Many travelers report long lines and additional questions at the border. Some I spoke to were waiting for three hours, whereas others got through in fifteen minutes with no questions.
The only real danger here is missing your bus on the other side. Depending on the schedule, the drivers don’t always wait if you get stuck in a long line. In which case, you need to hope another bus is due soon or arrange alternative transport.
Flying through Turkiye to Russia
I chose to fly through Turkiye onto Yekaterinburg in the Ural region, where Tsar Nicholas II and his family were murdered by the Bolsheviks in 1918.
In place of the house where they were murdered now stands a Church in their honor. The flight was full both ways.
Istanbul is also significant in Russia’s history and the modern geopolitical climate. Almost 100 years ago, after the Bolsheviks came to power, hundreds of thousands left Russia through Constantinople never to return. As one journalist recently put it, Constantinople is where history and Russian exile begin.
Turkiye is Full of Russians
On almost every street corner one can hear the Russian language now. As one of the few places Russian citizens can still travel visa-free, hotels are frequently full of Russian guests. There are also plenty of Russian businesses also popping up and new employees or nomad workers in the city’s various cafes and bars.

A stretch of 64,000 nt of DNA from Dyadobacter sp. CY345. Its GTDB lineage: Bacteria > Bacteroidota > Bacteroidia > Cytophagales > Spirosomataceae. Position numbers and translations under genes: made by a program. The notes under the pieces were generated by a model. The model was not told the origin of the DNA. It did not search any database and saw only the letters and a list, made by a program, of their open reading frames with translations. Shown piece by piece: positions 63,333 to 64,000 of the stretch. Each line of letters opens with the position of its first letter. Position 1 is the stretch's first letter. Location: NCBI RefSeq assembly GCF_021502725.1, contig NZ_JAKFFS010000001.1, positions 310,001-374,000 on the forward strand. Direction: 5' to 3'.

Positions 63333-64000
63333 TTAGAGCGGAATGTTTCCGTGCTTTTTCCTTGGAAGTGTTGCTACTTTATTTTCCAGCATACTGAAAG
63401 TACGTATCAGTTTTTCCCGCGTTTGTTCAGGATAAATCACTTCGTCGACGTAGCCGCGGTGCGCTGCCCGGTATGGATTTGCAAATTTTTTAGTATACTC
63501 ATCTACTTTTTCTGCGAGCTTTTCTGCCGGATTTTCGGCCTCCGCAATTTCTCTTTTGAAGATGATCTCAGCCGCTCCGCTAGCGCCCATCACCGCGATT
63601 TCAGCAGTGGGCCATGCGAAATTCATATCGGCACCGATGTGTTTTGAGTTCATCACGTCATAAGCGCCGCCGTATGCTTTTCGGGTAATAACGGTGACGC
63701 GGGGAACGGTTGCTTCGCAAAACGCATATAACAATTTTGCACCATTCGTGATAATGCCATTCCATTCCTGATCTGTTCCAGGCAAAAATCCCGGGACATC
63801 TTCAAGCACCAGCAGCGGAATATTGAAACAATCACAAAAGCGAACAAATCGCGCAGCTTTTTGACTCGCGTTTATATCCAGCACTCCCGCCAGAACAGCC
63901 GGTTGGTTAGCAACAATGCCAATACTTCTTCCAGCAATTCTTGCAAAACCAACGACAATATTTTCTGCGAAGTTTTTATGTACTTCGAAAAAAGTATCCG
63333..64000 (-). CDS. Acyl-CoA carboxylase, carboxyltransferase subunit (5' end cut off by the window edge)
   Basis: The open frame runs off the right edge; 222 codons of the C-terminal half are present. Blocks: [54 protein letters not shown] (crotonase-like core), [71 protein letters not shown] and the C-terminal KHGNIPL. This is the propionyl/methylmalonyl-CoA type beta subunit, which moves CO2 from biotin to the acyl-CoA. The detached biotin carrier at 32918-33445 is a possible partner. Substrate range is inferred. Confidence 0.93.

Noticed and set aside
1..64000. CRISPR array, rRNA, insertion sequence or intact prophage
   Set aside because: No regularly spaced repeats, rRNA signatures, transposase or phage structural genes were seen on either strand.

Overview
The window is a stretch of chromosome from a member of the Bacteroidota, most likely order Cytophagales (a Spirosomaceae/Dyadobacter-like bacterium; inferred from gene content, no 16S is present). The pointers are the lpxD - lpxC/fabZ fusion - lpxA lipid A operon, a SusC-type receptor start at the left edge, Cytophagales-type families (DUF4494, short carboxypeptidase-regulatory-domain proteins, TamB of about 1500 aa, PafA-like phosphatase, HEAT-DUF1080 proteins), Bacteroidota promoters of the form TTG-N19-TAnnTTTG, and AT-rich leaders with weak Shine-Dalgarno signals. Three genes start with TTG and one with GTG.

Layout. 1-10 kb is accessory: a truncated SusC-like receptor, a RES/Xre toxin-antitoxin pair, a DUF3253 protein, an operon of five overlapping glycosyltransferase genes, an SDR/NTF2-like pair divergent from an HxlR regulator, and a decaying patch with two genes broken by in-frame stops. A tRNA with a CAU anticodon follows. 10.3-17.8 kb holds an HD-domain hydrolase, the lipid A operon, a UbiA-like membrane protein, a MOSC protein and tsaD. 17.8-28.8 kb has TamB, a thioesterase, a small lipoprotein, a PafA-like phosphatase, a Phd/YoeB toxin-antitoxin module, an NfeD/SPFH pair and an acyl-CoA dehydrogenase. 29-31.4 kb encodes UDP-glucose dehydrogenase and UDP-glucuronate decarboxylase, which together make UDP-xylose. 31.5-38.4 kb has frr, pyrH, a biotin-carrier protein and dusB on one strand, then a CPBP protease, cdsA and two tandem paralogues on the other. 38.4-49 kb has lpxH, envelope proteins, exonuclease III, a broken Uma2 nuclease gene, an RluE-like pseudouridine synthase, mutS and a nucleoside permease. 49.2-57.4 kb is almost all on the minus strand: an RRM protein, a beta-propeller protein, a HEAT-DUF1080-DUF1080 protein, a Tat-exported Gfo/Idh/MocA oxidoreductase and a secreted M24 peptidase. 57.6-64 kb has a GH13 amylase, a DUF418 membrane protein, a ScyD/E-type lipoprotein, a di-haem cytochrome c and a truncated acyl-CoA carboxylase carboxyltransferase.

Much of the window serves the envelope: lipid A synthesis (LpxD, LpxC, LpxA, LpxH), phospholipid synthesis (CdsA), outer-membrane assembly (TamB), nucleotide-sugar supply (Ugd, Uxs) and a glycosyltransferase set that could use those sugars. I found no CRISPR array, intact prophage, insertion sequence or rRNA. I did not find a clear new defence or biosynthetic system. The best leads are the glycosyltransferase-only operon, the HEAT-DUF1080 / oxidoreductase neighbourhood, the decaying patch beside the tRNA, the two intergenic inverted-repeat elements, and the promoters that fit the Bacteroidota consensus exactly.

When I landed in Yekaterinburg, I got through the border in maybe twenty minutes and answered only basic questions. It seems individual experiences are precisely that.
One change from before was the amount of cash I took with me. Most foreigners will have to take enough to last their trip, and either exchange it in a third country or one of a select few Russian banks.
You can still take up to $10,000 in cash, but a new law stipulates that you cannot take any foreign currency totaling more than $10,000 out of Russia.
If you have relatives or a Russian bank account, you can transfer money using Koronapay, Unistream, or Contact. Crypto is also used.
Russian Life Carries On
Despite the war in Ukraine, Russian life appears to be carrying on largely as normal. The appearance of pro-war propaganda is the only visible difference at first and even small towns have been affected. In Suzdal, an ancient and picturesque city adorned with wooden churches and monasteries northeast of Moscow, its many tourists can now buy matryoshka dolls with the letters Z, V and O – symbols of the military operation.
Storefronts that stood vacant after Western brands left are filling up again. Western products have been quickly replaced with domestic equivalents, and the agricultural industry has done extremely well in the last year.
Restaurants, bars, and theaters are all full as well, but what is immediately noticeable are prices; they have gone through the roof. Friends and relatives all speak of how much more expensive things are, although utility bills remain low.
In fact, most people I spoke to were worried about the rising costs, but generally said their standard of living has been unaffected.